The Poppies project was for the construction of an internal window; a window to be installed in an inside door.

From the front door of the house, there is a long corridor, at the end of which is a toilet. The door to the toilet has a window in it so that light from a window on the other side can shine directly into the corridor. There was existing plain, frosted glass in the door. The intention was then to retain the frosted glass and to design a new window that would be placed against it. This would ensure that no one using the toilet would feel uncomfortable behind non-frosted glass, but at the same time as much light as possible would shine through to lighten the corridor and show the new stained glass window to good effect.

After considering a number of different designs, the client and I agreed that the poppies design would be most appropriate, with sympathetic colours: a peach background with orange poppies and green stems. The corridor was mainly light-grey walls, a white ceiling and wood-effect flooring.

Here is the original design, which I found on the web. I’m not sure whether the original is copper foil or lead came, but the design just about suited working with lead.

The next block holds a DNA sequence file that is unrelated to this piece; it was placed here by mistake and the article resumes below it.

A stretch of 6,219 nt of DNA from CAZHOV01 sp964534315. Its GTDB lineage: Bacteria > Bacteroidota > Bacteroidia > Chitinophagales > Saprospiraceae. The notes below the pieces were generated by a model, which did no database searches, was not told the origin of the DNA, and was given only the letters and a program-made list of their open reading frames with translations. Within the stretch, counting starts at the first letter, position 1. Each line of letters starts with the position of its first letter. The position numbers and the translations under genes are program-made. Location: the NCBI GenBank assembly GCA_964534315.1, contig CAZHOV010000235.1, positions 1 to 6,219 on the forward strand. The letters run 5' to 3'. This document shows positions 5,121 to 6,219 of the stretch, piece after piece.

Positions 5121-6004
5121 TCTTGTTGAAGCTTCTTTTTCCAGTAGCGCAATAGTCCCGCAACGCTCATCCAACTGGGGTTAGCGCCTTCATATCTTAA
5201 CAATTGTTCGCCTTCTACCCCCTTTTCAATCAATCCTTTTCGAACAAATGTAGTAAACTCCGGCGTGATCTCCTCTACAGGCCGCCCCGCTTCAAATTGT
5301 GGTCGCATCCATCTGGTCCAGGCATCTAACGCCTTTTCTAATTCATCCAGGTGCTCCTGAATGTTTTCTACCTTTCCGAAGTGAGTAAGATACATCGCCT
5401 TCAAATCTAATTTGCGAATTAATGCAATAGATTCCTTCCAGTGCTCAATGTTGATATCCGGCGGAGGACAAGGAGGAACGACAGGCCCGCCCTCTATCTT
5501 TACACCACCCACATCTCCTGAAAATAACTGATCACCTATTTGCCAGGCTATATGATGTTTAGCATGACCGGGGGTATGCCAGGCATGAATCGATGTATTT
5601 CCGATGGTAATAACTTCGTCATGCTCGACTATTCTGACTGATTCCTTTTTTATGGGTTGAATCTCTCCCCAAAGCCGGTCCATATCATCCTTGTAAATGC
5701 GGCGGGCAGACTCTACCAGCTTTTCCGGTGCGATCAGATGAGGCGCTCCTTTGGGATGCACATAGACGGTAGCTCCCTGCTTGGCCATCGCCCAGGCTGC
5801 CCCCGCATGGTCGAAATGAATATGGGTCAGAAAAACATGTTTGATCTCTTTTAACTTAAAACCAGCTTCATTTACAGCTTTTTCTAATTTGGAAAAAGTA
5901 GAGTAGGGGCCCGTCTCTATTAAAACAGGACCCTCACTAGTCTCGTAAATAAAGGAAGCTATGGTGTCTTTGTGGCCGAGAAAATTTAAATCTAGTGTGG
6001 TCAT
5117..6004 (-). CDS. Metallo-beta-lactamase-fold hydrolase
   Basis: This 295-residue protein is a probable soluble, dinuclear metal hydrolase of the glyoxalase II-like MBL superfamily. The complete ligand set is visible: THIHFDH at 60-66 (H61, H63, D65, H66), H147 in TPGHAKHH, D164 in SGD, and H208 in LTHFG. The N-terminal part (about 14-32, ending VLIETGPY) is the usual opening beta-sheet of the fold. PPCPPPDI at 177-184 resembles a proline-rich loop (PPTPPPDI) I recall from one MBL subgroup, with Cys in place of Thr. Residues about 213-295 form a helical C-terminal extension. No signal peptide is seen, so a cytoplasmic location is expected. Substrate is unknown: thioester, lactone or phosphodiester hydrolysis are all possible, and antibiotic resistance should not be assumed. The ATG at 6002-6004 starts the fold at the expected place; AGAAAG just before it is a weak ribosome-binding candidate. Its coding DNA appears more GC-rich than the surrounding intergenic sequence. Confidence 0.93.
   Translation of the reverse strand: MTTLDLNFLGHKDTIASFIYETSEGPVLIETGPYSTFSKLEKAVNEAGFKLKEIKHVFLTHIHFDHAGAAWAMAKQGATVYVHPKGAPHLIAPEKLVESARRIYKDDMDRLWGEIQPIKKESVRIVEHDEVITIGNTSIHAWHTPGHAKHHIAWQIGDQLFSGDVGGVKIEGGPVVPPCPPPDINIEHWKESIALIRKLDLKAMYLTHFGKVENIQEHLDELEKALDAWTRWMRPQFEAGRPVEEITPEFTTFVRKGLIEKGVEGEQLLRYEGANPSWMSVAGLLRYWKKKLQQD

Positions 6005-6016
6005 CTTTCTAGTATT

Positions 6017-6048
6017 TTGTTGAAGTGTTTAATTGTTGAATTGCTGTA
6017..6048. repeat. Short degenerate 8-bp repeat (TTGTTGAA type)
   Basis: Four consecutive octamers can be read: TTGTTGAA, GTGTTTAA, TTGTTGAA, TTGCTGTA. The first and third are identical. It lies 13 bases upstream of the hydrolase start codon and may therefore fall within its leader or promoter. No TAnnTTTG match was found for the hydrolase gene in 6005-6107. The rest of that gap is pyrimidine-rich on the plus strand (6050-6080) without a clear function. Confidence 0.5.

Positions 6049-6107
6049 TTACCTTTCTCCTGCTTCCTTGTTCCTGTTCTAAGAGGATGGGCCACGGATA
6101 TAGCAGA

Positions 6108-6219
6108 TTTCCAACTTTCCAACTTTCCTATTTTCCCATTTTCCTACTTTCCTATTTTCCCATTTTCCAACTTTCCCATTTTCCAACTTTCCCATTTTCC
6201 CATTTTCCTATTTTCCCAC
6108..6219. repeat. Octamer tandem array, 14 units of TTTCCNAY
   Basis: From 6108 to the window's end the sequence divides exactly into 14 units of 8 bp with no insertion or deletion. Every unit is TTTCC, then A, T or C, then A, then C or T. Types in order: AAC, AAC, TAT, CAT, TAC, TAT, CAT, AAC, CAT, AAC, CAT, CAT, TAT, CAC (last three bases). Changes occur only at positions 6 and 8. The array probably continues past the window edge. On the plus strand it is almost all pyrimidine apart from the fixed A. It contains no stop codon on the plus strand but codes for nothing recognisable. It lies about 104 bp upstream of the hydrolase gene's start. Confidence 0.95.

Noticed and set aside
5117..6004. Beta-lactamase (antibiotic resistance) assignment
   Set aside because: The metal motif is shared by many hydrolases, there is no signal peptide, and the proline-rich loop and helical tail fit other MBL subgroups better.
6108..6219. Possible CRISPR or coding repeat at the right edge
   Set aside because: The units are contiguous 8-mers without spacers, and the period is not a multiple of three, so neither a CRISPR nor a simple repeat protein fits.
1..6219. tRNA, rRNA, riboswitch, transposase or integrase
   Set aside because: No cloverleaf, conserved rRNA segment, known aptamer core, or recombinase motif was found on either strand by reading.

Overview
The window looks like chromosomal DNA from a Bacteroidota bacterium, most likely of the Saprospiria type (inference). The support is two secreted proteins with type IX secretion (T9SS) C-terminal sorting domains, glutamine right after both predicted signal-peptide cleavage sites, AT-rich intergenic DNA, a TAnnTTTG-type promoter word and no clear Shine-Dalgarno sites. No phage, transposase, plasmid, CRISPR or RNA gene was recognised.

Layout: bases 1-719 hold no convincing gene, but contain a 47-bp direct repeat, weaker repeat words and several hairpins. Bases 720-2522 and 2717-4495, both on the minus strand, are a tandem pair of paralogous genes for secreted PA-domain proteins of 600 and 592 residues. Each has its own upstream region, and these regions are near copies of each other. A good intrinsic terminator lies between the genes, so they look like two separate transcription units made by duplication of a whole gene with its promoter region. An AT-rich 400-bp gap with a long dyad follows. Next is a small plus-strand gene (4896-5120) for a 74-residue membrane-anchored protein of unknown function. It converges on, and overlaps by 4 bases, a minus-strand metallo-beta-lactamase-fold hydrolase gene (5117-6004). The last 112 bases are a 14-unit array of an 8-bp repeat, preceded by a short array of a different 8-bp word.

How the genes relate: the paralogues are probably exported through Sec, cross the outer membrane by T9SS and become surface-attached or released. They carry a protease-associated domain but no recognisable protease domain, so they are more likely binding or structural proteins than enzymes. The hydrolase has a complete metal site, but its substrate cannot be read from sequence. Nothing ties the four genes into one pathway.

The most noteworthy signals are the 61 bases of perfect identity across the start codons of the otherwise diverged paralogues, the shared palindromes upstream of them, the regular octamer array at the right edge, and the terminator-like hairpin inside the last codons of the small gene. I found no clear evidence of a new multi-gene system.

It is quite colourful and bright. I softened the colours a little by making the background peach rather than yellow and added contrast to the orange flowers by choosing a light blue centre instead of brown.

You can see the result below, but first see how the window develops. The first step, and probably the most important, is to draw an accurate template, or cartoon, of the design.

The template:

Drawn by free hand, I started by allowing room around the edge for a 10mm lead came. For the internal lead a finer gauge, 5mm, is used.

With a fine pencil, the design of the flowers, pods and stems is added.

To show clearly where the lead will go and to provide a guide for the cutting and construction stage, the lines are then overwritten with a medium felt tip pen. The thickness of the line corresponds with the centre, or heart, of the lead. The glass, therefore, will be cut as close to the lines as possible to provide a tight fit and neat finish.

Cutting the glass:

Carefully following the design, I cut the glass as accurately as possible.

Following on from that I cut the lead to fit as closely as possible together, with no gaps.

Fitting it all together was very fiddly, as there are no straight lines at all in the design and the flowers are comprised of some very small pieces. It is certainly a difficult design to represent in 5mm lead came.

The finished product:

The result is very pleasing indeed.

In situ:

Here is the window fitted in the door. Being a toilet door there is the original frosted glass pane behind it. It looks great with the sun shining through from the outside window beyond. It makes a huge difference to the ambience in the corridor.